Pro Football Focus has become an invaluable resource for football fans and talent evaluators.  The website has produced authoritative rankings and grades for players that provide fantastic insights into the game of football.  And unlike most media conglomerates that only focus on superstar players or quarterbacks and skill players, Pro Football Focus goes the extra mile in grading every player.

PFF’s success isn’t quite in line with the rise in sabermetrics in other sports, but it does represent the evolution of NFL analytics.  The site boasts its unique ability to grade every player on every play in every game.  PFF’s greatest asset is being able to tell you with some degree of certainty whether your left guard or right tackle is really the weak link on your offensive line.

In this morning’s Monday Morning Quarterback, Peter King forwards a very interesting story involving PFF and one of the NFL’s most well-known analysts.  According to King, Cris Collinsworth was so impressed by Pro Football Focus that he didn’t just become a subscriber – he became a part-owner.

So this spring, Collinsworth was looking to improve his data collection, and signed up for an annual insider’s subscription to PFF. The free part of the site looked real, but he wanted to know more, and so he filled in the email contact form asking for someone to get back to him. Hornsby, with his thick English accent, phoned up. “I thought I’d been scammed,’’ Collinsworth said. “So I figured I would ask him a bunch of questions, you know, to expose him … and after about five minutes, I could tell he was absolutely legit, so I just shut up and listened to Neil talk about football at a very high level.” 

At first, Collinsworth said he wanted to simply get to know more about all 32 teams without having to do the kind of film study and painstaking research that would take a couple of days at least—in his words, “to be in position Monday morning to know what would normally take me till Tuesday night to know.’’ Collinsworth said he was actually thinking of engaging some people to watch NFL tape and grade it for him until he realized PFF already did it, and did it accurately. So last week, he reached agreement with Horsnby to buy a significant stake in the company. Hornsby and his crew of 12 full-time graders continue, and Collinsworth will use his influence to help grow the company and seek out new business for it.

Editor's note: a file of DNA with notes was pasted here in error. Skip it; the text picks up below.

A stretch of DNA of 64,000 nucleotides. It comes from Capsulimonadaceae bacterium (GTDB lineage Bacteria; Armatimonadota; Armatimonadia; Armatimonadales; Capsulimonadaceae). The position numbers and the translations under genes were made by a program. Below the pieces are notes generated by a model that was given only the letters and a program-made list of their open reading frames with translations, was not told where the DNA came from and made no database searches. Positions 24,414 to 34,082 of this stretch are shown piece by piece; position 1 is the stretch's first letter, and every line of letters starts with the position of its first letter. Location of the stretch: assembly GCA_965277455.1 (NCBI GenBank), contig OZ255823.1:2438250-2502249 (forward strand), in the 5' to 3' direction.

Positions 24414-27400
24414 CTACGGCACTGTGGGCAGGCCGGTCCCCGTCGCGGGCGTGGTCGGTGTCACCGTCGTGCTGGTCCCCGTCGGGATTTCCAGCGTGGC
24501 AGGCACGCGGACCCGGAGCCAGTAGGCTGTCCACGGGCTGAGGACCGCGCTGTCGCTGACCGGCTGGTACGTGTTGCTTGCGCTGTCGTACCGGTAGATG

There was one final test for Collinsworth. He and Hornsby separately graded a game. When they compared notes, their grades were very close. “And when we went back over them,’’ Collinsworth said, “I’d say on 50 percent of the discrepancies, they were right and I was wrong.”

The deal came together in a couple of months this summer, culminating last week. “What really impressed me,’’ said Collinsworth, “is the fact that 13 NFL teams have contracted with Pro Football Focus for their data. I mean, I have been around the NFL for over 30 years, I know how hard it is to get behind the wall of those teams. And they’ve got 13 teams to trust their data. That’s huge.’’

Collinsworth has already referenced his new partnership with Pro Football Focus a couple of times on Twitter this offseason….

This is a fascinating example of what some might consider “old” and “new” media coming together.  Credit to Collinsworth for expanding his appetite for new statistics and continuing pursue a deeper understanding of the game.  He’s the best analyst on television already without a PFF subscription, but this shows that he’s still wanting to improve.

For Pro Football Focus, it represents an opportunity to grow their brand even more.  If a network (like NBC) was smart, a more advanced partnership would be a great idea to make PFF’s unique grades a more substantial part of their broadcasts.  These advanced stats and detailed grading can bring a much needed dimension to the tired pregame show formula.

[Monday Morning Quarterback]

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